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‘Shame on you’

Protest on Tucker street
MARCHING SEASON Over 2,000 people were in protest mode as they marched down the Main Street of Castlebar to the Taoiseach’s constituency office on Tucker Street last Saturday. Pic: Alison Laredo.

‘Shame on you’

Teachers rallying cry at protest march

Áine Ryan


A PRIMARY-SCHOOL principal has accused Taoiseach Enda Kenny and his coalition government of overseeing educational cutbacks that would lead to a ‘scorched earth’ policy in rural Ireland. The principal of Partry primary school, Tom Byrne also accused rural government TDs of ‘hiding in the bushes’ and of becoming ‘invertebrates once they crossed the Shannon’. His comments were made on Saturday during a protest that saw over 2,000 protesters march on the Taoiseach’s Castlebar offices, many chanting ‘Shame on you’.
Mr Byrne told the gathered crowd that this country’s schoolchildren, and its rural communities, were more important than ‘the bondholders of Europe, the €70 million EU presidency bill or the €28 million legal bill for NAMA’.
Minister for Education, Ruairí Quinn has said repeatedly that savings must be made after cuts were reversed elsewhere. Last week he conceded that the cutting of 428 resource teaching posts in disadvantaged or DEIS schools was a mistake. “So if I have to keep those positions in place,” he said, “I have to take resources from somewhere else in my budget.” 
The Castlebar protest was part of the growing Save Our Small Schools campaign, and it attracted teachers, parents and children from schools all over Counties Mayo and Galway. Carrying placards, including one which stated, ‘If you can read this sign, thank a teacher, not a politician,’ they convened on Saturday afternoon at the town’s Mall, once the cricket lawns of notorious landlords, the Lucan family.
Speaking from the back of a lorry, Tom Byrne said: “Our meagre and scarce resources in rural Ireland are being plundered while the bondholders of Europe grow fat on the labour of people like you … Our children do not have the luxury of services on their doorstep, they do not reside in Dublin 4 like the children in Mr Quinn’s constituency … Remember, he does not need your vote.”
He observed that the constituents of Mayo had placed their trust in Enda Kenny and in his statement last April that his government would not pursue a policy of shutting down small rural schools. Mr Byrne warned that no government deputy was given a mandate to close down rural schools or implement these cutbacks.
He referred to the closure of post offices and garda stations, and to the septic tank charges and the household tax.
“In God’s name, haven’t we taken enough without this onslaught on our rural schools, Enda Kenny, our Taoiseach, and Eamonn Gilmore, our Tánaiste, both attended rural schools, both know the value of rural schools, both know that rural schools are essential to the future wellbeing of our children and the survival of their communities,” Tom Byrne continued.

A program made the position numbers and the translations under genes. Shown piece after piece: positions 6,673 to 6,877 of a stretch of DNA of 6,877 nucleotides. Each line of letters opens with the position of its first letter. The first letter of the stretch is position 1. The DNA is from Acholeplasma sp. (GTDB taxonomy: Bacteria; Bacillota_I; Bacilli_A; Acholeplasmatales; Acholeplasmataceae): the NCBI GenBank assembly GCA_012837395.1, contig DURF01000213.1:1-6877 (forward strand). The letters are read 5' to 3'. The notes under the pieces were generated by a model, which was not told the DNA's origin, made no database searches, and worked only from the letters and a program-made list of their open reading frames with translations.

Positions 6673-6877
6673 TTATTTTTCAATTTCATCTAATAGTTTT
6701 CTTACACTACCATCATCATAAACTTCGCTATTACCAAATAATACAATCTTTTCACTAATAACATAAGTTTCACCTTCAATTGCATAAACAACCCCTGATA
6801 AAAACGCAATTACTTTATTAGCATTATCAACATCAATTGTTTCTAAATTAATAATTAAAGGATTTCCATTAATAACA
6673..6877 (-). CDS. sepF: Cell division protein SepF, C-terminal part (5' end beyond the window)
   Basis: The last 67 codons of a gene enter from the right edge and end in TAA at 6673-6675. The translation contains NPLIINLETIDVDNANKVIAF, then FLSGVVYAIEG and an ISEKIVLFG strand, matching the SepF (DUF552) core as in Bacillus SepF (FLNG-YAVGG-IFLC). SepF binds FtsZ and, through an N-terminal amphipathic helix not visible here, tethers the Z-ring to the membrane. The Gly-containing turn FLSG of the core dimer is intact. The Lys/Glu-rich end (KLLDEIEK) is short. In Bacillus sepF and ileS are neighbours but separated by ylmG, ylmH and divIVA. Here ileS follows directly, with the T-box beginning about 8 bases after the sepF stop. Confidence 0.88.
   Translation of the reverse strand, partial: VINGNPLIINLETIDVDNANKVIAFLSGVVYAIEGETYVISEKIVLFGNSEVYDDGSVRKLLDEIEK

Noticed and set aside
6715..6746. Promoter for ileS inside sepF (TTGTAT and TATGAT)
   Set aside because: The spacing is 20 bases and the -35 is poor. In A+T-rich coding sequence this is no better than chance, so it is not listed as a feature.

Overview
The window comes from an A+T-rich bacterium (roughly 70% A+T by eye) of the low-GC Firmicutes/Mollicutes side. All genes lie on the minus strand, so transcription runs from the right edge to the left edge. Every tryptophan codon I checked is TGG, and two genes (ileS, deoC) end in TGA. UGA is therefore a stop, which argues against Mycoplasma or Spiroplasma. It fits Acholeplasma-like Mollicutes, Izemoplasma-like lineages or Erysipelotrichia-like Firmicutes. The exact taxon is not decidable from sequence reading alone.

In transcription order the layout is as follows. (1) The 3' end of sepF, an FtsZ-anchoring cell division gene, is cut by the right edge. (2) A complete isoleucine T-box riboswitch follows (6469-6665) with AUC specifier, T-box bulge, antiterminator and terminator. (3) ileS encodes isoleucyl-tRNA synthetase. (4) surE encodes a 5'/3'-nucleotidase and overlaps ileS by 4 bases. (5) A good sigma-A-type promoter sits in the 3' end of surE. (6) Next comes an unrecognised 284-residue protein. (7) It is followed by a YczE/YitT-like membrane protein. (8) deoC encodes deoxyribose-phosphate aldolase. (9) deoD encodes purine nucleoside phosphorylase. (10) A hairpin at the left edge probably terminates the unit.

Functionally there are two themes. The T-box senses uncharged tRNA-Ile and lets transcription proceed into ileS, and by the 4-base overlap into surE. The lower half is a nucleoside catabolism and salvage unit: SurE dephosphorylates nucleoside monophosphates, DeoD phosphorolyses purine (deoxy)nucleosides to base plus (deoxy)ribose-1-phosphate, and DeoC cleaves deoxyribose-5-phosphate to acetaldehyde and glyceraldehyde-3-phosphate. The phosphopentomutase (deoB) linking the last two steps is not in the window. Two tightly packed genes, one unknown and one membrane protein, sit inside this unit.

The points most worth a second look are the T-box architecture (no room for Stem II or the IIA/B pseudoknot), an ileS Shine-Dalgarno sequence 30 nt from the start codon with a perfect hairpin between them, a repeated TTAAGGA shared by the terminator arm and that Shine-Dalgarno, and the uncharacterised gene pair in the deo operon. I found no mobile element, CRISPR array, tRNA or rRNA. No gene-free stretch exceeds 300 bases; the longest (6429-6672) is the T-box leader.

Afterwards to chants of ‘Enda Kenny. Shame on you’, the protesters walked through the town to the Taoiseach’s constituency office, where a formal letter was handed in to his assistant, Cllr Ger Deere.

‘Heartbeat’ of communities
SPEAKING to The Mayo News, Mary Calvey, the principal of Drumgallagh primary school, Ballycroy, said the proposal ‘downgraded the whole educational system’.
“Enda Kenny came from a rural school himself and should know that schools are the heartbeat of their communities,” Mary Calvey said.
Sinn Féin’s Cllr Rose Conway-Walsh said a number of the 19 schools in the isolated Erris region of north west Mayo would be affected.
“The parents and teachers are asking Enda Kenny to listen to them. After all he is familiar with each and every one of these schools. These people not only supported him in the last election but they have supported him over the last 30 years,” she said.
Cllr Conway-Walsh said it was ironic and ridiculous that he was attending a big Fine Gael celebratory function, to honour the local organisation and its electoral successes, the same night (Saturday) in Castlebar.
Meanwhile, Máire Nic An Fhailghigh, the principal of Fahy NS, a seven-teacher school near Westport, recalled how she had met Enda Kenny at a rural school function just two days after he was appointed Taoiseach a year ago. “I spoke to him as gaeilge and said ‘Ná dean dearmuid ar na scoileanna tuaithe’, and he replied, ‘I never will, I attended one in Cornanool and I taught in one’. Well, a year later our school may lose two teachers due to the ten per cent cutbacks in special education needs and to the ludicrous arrangements for general allocation funding.”

Forced closures denied
FINE Gael TD, Michelle Mulherin told The Mayo News yesterday that she has discussed the issue with Minister Ruiarí Quinn and he has no agenda whatsoever to close rural schools.
“Nobody is going to be forced to close schools,” she said.
“With 92 per cent of his budget going to teachers’ salaries – that cannot be touched because of the Croke Park Agreement – he has very little room to manoeuvre. Remember the pupil-teacher ratio was increased in urban schools a few years ago. The proposed changes for rural schools are not going to revert to the ratio that existed a decade ago. In the past rural schools needed in excess of 28 pupils to qualify for a second teacher,” Deputy Mulherin said.
Continuing, she observed:“ I think we need a broader debate, throughout our parishes and communities, about rural schools. Perhaps this could be carried out under the auspices of the patron, who is usually the bishop. We need a proper forum to explore the future educational needs in rural communities and this must not just be a response to the present proposed cutbacks.”

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